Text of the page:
6. The safety switch system for controlling power to an industrial machine of claim 5 wherein said relay means is coupled to be driven in response to said detection circuitry output signal by a plurality of transistor devices interconnected to prevent operation of said relay means upon the failure of any one of said transistor devices.
7. The safety switch system for controlling power to an industrial machine of claim 6 wherein each of said transistor devices is coupled to said detection circuitry by optical couplers.
8. The safety switch system for controlling power to an industrial machine of claim 1 further comprising circuit means for affecting the output of said photo-optical switch to prevent detection of activation of said switch during power-up.
9. The safety switch system for controlling power to an industrial machine of claim 8 wherein said circuit means for affecting the output of said photo-optical switch comprises a voltage sensitive switch device coupled to a resistive/capacitive charging circuit.
10. The safety switch system for controlling power to an industrial machine of claim 1 further comprising circuit means for detecting failure of said photo-optical switch, said circuit means including comparator means for detecting operating voltages and for disabling said output signal of said detection circuitry when said operating voltages are unacceptable.
11. The safety switch system for controlling power to an industrial machine of claim 7 further comprising circuit means for detecting failure of said photo-optical switch, said circuit means including comparator means for detecting operating voltage and for disabling said optical couplers when said operating voltages are unacceptable.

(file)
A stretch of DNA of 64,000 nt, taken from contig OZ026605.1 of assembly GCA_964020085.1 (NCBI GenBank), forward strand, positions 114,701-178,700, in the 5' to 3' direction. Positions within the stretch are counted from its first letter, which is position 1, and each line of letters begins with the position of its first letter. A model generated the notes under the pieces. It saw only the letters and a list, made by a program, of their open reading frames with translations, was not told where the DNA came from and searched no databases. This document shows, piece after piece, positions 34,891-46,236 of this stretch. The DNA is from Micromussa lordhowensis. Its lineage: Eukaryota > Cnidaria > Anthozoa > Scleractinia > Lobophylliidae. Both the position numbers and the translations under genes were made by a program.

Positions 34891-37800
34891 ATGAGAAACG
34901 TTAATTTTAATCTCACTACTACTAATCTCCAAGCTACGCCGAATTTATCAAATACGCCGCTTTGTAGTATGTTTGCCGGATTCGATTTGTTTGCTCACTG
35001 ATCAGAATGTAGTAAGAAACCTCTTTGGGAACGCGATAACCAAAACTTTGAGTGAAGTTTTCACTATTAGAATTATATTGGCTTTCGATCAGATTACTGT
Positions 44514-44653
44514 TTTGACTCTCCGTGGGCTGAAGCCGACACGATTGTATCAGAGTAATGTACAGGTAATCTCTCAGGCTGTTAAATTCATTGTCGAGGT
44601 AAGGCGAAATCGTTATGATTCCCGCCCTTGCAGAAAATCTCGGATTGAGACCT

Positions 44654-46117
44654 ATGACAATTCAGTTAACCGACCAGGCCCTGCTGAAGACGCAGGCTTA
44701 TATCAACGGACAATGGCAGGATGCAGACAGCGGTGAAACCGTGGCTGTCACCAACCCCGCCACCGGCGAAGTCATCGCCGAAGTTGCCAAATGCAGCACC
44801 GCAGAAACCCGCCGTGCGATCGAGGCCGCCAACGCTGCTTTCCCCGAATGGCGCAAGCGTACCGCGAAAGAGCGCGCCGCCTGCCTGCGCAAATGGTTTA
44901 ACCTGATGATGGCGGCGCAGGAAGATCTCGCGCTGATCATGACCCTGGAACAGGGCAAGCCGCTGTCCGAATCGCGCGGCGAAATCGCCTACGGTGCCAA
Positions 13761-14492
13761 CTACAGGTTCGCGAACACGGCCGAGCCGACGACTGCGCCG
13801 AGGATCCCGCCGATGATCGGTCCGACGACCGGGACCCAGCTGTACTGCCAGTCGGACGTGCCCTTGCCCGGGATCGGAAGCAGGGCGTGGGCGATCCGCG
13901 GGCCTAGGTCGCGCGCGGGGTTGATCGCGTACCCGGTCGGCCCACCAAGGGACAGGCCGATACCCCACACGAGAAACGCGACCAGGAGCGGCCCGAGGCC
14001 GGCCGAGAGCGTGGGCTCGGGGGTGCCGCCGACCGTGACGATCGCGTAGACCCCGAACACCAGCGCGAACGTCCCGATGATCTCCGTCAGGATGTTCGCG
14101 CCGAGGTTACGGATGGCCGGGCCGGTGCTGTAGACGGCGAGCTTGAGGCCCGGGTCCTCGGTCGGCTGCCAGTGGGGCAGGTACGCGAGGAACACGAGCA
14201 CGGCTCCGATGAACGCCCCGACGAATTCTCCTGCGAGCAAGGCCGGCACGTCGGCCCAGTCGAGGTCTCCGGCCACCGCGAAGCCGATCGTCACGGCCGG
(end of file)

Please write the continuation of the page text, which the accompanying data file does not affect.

1. Field of the Invention
This invention relates generally to switches and more particularly to switch systems used to control power to an industrial machine.
2. Description of the Prior Art
Previously switch systems used to control industrial machines have employed either optical switches or capacitance touch plate switches. An example of an optical switch system is disclosed in U.S. Pat. No. 4,939,358, and an example of a touch plate system is disclosed in U.S. Pat. No. 4,412,268. However, these systems can be triggered unintentionally and no system presented to date has improved on the safety of these switch systems. Typical causes of false triggering of the optical switch are an operator's sleeve, insects or dust; and external RF disturbances can affect the touch plate capacitance switch. Also, in spite of safety precautions, some operators will attempt to trick the switches by placing an object in the switch opening to trip the optical switch or will use a capacitive device to trip the touch plate switch.